What is Buprenorphine?
Buprenorphine is a medication approved by the Food and Drug Administration (FDA) to treat opioid use disorder (OUD) as a medication-assisted treatment (MAT). As with all medications used in MAT, buprenorphine should be prescribed as part of a comprehensive treatment plan that includes counseling and other behavioral therapies to provide patients with a whole-person approach.
Here we will discuss about:
What is Buprenorphine and What Does it Treat?
Buprenorphine is a partial opioid agonist, which means it operates in a similar way to an opioid but has less side effects than a full agonist opioid like heroin or methadone. Buprenorphine also has a "ceiling effect," which means that the opioid effects diminish as the dosage is increased. As a result, there is a lower risk of misuse, dependence, and negative effects.
Buprenorphine reduces the symptoms of opioid addiction, such as withdrawal symptoms and the desire to use opioids, without having the full intensity or effects of opioids.
Buprenorphine has also been used to treat chronic pain in rare cases. However, research on its effectiveness for this purpose is contradictory. Many doctors believe that among those who aren't addicted to opioids, buprenorphine is ineffective as a painkiller.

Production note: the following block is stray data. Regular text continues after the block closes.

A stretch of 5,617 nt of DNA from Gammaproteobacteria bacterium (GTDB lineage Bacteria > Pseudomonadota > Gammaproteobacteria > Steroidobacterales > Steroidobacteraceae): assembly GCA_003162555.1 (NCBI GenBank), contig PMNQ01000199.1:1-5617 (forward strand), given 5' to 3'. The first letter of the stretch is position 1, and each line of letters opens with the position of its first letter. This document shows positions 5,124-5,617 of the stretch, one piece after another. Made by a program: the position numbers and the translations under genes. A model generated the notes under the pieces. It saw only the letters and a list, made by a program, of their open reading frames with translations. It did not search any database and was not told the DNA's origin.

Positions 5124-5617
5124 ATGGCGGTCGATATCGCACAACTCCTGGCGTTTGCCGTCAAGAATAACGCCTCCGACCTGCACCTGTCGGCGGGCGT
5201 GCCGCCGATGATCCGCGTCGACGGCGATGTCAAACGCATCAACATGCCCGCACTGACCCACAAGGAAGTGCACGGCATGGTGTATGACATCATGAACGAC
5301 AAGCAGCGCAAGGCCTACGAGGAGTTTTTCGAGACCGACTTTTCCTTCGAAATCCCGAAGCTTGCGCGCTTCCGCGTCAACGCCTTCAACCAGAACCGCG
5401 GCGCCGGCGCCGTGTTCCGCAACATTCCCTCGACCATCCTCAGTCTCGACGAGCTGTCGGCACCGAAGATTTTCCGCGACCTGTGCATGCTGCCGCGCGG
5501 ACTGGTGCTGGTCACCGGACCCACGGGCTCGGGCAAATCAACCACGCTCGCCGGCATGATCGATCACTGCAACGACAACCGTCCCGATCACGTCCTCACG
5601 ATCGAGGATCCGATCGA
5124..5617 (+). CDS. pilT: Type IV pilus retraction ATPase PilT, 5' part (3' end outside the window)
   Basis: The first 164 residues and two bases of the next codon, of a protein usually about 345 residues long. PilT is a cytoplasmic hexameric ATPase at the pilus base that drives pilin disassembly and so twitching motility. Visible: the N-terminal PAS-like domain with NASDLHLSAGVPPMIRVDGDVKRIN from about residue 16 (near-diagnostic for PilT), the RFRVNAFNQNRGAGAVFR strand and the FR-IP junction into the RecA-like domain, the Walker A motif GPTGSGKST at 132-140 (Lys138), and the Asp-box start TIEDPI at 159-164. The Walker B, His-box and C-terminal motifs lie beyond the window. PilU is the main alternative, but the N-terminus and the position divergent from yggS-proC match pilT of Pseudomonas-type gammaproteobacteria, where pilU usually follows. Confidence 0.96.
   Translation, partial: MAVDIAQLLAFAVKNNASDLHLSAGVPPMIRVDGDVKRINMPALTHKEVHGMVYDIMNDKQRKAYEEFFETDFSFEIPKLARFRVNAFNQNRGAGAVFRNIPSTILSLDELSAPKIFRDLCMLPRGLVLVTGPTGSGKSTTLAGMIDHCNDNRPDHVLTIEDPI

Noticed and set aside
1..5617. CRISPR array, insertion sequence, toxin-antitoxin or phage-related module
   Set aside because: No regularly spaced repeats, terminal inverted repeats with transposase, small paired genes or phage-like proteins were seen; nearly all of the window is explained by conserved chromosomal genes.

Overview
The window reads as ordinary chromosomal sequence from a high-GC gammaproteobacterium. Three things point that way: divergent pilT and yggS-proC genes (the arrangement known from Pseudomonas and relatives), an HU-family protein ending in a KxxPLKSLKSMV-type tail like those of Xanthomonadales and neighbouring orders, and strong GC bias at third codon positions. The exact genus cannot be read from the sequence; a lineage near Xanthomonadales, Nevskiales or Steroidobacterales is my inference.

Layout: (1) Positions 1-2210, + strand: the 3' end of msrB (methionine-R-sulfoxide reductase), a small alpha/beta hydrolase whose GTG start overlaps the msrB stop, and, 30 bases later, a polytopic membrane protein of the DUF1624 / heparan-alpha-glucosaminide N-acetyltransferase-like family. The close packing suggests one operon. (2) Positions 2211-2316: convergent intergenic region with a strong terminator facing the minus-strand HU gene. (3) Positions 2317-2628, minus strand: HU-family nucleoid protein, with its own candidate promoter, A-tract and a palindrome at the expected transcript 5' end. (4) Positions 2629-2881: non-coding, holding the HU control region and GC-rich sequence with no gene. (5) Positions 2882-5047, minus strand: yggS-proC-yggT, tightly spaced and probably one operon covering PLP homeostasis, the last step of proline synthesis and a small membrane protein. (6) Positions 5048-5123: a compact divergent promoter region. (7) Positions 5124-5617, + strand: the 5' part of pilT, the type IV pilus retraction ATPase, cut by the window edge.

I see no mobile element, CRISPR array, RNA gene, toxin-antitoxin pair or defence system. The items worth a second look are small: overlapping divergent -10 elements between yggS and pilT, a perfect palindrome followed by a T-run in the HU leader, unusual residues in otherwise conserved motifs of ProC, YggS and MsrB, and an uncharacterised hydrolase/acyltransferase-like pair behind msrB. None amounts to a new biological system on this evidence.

How Buprenorphine Works
Buprenorphine has unique pharmacological properties that help:
Reduce the likelihood of misuse
Reduce the side effects of opiate addiction, including as withdrawal symptoms and cravings.
Increase the level of safety in case of an overdose.
Buprenorphine is a partial opioid agonist. This means it has similar effects to opioids, such as euphoria and respiratory depression. However, the effects of buprenorphine are less potent than those of full-strength opiates like heroin and methadone.
The opioid effects of buprenorphine increase with each dose until they level at moderate doses, even with further dose increases. This "ceiling effect" reduces the likelihood of abuse, dependence, and negative side effects. Many people may not need to take buprenorphine every day because of its long-acting action.
Comparision of buprenorphine products
The main differences between medications containing buprenorphine are method of administration, timing of administration, and whether naloxone is present.
Suboxone is a drug that combines buprenorphine and naloxone. It's available as a tablet and a film. The film can be placed under the tongue or inside the cheek, and the tablets disintegrate under the tongue. Suboxone is an opioid addiction drug that can be administered at any stage of medication-assisted treatment.
Bunavail contains buprenorphine and naloxone, and it comes in a buccal film that is placed inside the cheek. The Bunavail film has a higher bioavailability of buprenorphine than the Suboxone film. A Bunavail buccal film containing 4.2 mg of buprenorphine and 0.7 mg of naloxone is equivalent to a Suboxone film containing 8 mg of buprenorphine and 2 mg of naloxone.